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Co-Managing LASIK: 7 Potential Complications You May See Following Surgery

Posted by Amanda Dexter on April 2, 2020 at 12:24 PM
Amanda Dexter
Dr. Amanda K. Dexter received her optometric training at Southern California College of Optometry in Fullerton, California, where she was Class of 2010 Valedictorian. She also completed a residency in Primary Care and Ocular Disease at the Veteran's Affairs Hospital in San Diego, California. Dr. Dexter is the Manager and Program Coordinator for OptoPrep, the premiere online study resource for the NBEO Part I & II.

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LASIK surgery is the most common refractive surgery procedure that patients undergo to correct their vision. It has historically been shown to be a simple and safe alternative to wearing glasses or contact lenses, as long as a patient has been deemed a good candidate.

Even though patient outcomes are very positive in a high percentage of cases post-operatively, it is important to be able to properly handle potential problems that can arise from this type of surgery. Some of these issues are completely normal and expected in the early post-op period, so a little hand-holding and patient education will often be all these patients need, while other undesirable symptoms may require additional treatment.

Here we will review seven of the most common potential complications you may come across when co-managing LASIK patients. 

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1. Dry Eye

 Dry eye following LASIK surgery is a very common symptom that patients report. Approximately 20-40% of patients will tell you that they notice some degree of dryness, burning, itching, or discomfort following surgery. It is important to treat any dry eye signs or symptoms prior to LASIK surgery and discuss this potential side effect with your patients pre-operatively so that they don’t become alarmed if they develop these symptoms. All patients, whether they report dryness or not after surgery should be using a preservative artificial tear frequently during the healing process.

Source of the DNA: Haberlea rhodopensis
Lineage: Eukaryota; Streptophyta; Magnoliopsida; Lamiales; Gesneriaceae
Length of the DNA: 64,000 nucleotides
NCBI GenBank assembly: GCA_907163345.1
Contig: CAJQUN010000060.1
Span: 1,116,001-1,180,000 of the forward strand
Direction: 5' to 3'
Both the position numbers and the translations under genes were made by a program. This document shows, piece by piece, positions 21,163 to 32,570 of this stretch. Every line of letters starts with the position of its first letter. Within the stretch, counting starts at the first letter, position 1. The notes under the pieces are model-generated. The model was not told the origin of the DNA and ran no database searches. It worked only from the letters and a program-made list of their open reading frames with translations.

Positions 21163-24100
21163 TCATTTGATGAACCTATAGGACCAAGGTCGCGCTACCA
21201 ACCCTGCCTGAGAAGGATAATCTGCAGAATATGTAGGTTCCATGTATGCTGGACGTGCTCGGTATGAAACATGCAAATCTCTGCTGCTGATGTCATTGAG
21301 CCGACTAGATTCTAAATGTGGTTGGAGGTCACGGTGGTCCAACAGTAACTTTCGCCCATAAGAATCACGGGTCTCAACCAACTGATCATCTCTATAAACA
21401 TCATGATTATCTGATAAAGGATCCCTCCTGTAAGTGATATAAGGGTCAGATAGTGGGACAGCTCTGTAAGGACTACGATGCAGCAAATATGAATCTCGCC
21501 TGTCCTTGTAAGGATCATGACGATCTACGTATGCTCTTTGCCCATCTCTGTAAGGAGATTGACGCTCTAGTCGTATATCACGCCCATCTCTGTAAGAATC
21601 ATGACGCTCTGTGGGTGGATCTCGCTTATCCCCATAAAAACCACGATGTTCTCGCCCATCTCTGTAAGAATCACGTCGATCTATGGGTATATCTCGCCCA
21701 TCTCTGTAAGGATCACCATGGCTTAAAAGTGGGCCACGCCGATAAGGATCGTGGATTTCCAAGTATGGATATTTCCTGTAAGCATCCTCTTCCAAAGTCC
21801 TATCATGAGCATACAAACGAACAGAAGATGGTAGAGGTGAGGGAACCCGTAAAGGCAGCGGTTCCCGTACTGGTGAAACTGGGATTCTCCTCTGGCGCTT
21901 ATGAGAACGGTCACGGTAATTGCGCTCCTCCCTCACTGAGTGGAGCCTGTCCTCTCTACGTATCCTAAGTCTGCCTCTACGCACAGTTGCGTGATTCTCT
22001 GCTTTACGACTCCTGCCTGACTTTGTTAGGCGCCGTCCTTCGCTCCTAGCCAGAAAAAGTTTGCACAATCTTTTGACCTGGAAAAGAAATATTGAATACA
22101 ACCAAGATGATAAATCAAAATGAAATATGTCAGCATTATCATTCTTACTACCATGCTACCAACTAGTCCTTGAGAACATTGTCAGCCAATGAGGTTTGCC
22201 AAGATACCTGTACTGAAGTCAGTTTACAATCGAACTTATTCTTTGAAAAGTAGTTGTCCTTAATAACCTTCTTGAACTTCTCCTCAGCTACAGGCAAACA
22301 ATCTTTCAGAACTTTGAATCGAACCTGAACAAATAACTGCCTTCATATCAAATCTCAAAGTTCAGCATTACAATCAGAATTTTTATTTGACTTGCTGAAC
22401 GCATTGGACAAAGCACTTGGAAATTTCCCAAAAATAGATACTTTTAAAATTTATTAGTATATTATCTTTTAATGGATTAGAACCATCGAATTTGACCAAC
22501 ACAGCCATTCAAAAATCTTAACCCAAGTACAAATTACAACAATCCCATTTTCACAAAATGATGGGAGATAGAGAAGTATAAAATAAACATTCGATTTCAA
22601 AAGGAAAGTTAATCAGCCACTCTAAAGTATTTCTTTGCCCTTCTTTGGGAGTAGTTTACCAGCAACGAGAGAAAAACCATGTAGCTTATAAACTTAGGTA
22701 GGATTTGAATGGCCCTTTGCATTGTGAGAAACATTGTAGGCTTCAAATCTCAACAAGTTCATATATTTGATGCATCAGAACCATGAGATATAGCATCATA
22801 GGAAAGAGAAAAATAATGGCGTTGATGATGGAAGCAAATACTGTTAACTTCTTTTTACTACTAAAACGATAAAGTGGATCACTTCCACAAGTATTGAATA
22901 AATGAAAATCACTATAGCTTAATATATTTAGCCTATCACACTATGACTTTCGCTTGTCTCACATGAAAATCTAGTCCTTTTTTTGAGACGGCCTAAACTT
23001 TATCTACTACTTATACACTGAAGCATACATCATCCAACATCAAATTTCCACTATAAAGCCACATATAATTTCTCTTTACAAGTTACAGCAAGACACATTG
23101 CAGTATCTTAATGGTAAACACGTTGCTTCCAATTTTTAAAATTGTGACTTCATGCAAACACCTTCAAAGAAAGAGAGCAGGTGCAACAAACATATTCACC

When it comes to persistent dry eye, studies have shown that dry eye symptoms usually resolve within 6-12 months of surgery. Up to 20% of patients have persistent symptoms, although only 2-3% consider their symptoms to be bothersome. These patients’ symptoms can be treated with additional therapy such as punctal plugs and topical medications. 

2. Glare and Halos

 Visual symptoms such as glare, halos, and starbursts can affect up to 20% of patients who undergo LASIK surgery. These issues are typically noticed when patients drive at night. Like dryness, these symptoms typically fade over the first few months post-operatively. I always let my patients know that this is a common symptom, and to again, not be alarmed if they experience these issues. Less than 1% of patients report glare and halos to give them “a lot of difficulty” in general with their normal daily activities. Newer technologies such as topography-guided LASIK report a lower incidence of these types of visual symptoms following surgery. 

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3. Diffuse Lamellar Keratitis

Diffuse lamellar keratitis (DLK) is a noninfectious complication that can occur following LASIK surgery that is characterized by the presence of inflammatory infiltrates beneath the corneal flap interface. Because of the grainy appearance, some refer to this condition as “sands of Sahara syndrome.”